Doves and pigeons are the only birds, other than sandgrouse, that have the unique ability to suck and swallow water without lifting their heads. This may be an anti-predator defense, as they are ground-feeders and need to stay extra-vigilant.
Mourning Doves are typically recognized as the lighter colored and pointy-tailed pigeons with wings that whistle in flight. They are often confused with owls due to their cooing “hoo-OOOoo, hoo, hoo-hoo” call.
The only other common native Columbidae family member in the L.A. Basin is the Band-tailed Pigeon. Its distribution is centered in the foothills and forests, although many have colonized the suburbs and even downtown L.A. The native Mourning Dove, however, is possibly the most widespread bird in Southern California, which is impressive given how many bird species occupy the region.
A few non-natives are becoming increasingly populous. Introduced species that thrive in a new region are usually generalists (flexible diet, habitat preferences, and behavior). Those characteristics allow them to outcompete less flexible native species that have overlapping ranges and habits. Similar to the Mourning Dove, the Eurasian collared dove is an introduced species that has become widespread. One of the easy ways to distinguish between the two species is by looking for the distinctive black collar on the back of the collared dove’s neck. They are also stockier and much paler than Mourning Doves. Eurasian collared doves were accidentally released in the Bahamas in the 1970s and subsequently spread to Florida. Throughout the 1990s and into the early 2000s they spread rapidly across North America, including California. A separate introduction of collared-doves took place in Ventura in the early 1990s (Garrett et al. 2012).
Eurasian collared dove documented on iNaturalist by @nhmordenana.
Perhaps, one of the reasons dove species do better in our region is because they aren’t hunted. Mourning Doves are a highly hunted game bird in North America, but L.A. doesn’t have a robust hunting culture, nor is hunting even allowed within city limits.
You can now appreciate our common Mourning Dove wherever you go in L.A. If you see a dove, take a moment to appreciate its quirkiness, try to ID it, and send a photo to our L.A. Nature Map.
Garrett, K. L., J. L. Dunn, and B. E. Small. 2012. Birds of Southern California. R. W. Morse Company, Olympia, Washington. p. 219.
Mirarchi, R. E. and T. S. Baskett. 1994. The Mourning Dove (Zenaida macroura). In The Birds of North America, No. 117 (A. Poole and F. Gill, Eds.). Philadelphia: The Academy of Natural Sciences; Washington, D.C.: The American Ornithologists’ Union.
July 12, 2016
Jesse Brewer Park. Useful, if not exactly lovely. Photo by: Brian Brown
Across a small lane from the Museum lies Jesse Brewer Park, a modest, if thirsty, area of lawn, trees and playground equipment. Usually, there are homeless people encamped there, waking up in the morning as I arrive at work. I sometimes look at the park and think that it is an uninspired space compared to the Museum’s Nature Gardens, but it is surely better than concrete, providing much-needed play space for kids.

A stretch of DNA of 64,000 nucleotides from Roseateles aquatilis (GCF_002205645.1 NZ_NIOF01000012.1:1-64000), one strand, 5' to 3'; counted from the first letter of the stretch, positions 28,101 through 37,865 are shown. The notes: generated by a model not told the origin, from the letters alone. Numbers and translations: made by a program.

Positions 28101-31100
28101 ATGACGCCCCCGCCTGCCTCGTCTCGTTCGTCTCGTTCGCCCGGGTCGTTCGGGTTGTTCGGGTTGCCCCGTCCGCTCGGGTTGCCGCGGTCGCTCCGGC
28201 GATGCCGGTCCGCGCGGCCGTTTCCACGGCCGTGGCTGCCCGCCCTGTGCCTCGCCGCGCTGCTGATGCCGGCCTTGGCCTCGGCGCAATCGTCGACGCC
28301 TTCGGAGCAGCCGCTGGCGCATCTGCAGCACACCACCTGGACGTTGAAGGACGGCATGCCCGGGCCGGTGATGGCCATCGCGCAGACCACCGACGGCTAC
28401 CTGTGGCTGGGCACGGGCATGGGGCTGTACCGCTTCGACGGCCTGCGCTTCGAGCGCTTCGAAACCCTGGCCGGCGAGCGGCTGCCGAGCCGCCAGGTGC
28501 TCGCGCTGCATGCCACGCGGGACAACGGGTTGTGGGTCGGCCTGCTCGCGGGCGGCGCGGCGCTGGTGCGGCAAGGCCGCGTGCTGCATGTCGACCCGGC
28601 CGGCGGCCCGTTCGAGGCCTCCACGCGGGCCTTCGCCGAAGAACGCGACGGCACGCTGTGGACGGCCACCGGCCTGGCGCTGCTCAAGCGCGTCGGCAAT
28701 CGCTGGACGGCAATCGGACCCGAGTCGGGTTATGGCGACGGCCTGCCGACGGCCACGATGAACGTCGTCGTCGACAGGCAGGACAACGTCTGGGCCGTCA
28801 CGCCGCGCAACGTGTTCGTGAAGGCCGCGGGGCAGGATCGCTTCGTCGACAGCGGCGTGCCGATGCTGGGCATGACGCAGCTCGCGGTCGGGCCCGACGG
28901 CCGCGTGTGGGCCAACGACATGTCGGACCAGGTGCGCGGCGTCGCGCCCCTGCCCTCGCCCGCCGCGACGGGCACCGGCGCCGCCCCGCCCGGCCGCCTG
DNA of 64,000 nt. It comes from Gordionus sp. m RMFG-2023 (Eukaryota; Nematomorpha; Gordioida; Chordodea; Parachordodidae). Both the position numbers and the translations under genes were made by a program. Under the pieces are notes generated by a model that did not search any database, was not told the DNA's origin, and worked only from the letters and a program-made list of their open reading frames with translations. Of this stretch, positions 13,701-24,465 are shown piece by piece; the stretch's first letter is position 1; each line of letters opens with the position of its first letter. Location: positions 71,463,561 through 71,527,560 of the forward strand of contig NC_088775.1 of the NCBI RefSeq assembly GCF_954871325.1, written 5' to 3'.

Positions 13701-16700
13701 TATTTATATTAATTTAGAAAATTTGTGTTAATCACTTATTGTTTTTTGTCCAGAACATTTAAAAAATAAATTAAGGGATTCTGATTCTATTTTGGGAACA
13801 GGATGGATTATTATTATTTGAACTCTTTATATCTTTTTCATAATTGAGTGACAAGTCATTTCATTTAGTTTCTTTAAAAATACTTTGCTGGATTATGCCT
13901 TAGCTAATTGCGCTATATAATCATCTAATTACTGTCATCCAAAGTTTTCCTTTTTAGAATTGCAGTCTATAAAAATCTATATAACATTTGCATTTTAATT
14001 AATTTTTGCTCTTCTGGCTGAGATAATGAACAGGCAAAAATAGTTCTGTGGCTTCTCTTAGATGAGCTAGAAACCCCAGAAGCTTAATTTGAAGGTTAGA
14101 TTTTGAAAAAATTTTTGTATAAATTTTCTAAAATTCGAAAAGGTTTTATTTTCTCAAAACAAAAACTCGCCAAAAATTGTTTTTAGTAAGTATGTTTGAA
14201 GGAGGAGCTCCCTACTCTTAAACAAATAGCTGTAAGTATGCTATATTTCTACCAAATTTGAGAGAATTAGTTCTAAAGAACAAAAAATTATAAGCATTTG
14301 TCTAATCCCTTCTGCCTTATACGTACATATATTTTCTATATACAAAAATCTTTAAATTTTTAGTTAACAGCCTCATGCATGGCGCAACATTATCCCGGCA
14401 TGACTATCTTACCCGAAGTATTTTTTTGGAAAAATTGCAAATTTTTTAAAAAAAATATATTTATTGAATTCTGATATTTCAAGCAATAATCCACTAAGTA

But what, I ask myself, does it provide for wildlife? Surely there must be some habitat, since the park has large, mature trees. Recently I walked across the road with camera in hand to see if I could find something interesting.
It didn’t take long. The sycamore trees along the east side are dotted with pupae of ladybird beetles, or ladybugs. Like all beetles, ladybugs have “complete” metamorphosis, with an egg, larva, pupa, and adult stage. There are no “baby” beetles that somehow grow into larger beetles; once an adult emerges from its pupa, it is done growing.
Yes, this is a beloved creature: ladybug pupa. Photo by: Brian Brown
Looking like some fabulously ornate shell, a ladybug pupal skin nested inside its bristly larval skin. Photo by: Brian Brown
I found a number of pupae decorating the trees, usually skirted with their spiky larval skins. Some of them looked a little different and might represent other species. Finally, I came across an adult, a still-pale-colored (from having just recently emerged) Harmonia axydris, the Halloween ladybug, so named by my friend John Acorn because of its orange color. It is an introduced species that has caused concern that it might be competitively excluding some native ladybugs, but in Jesse Brewer Park they are a welcome decoration on the sycamore trees.
Harmonia axydris, the Halloween ladybug. Photo by: Brian Brown
Find nature in your local park? Share your photos with us, so they can become data points for science. Use #NatureinLA to share on social media, or e-mail your observations to email@example.com, or upload them directly to iNaturalist using the free app.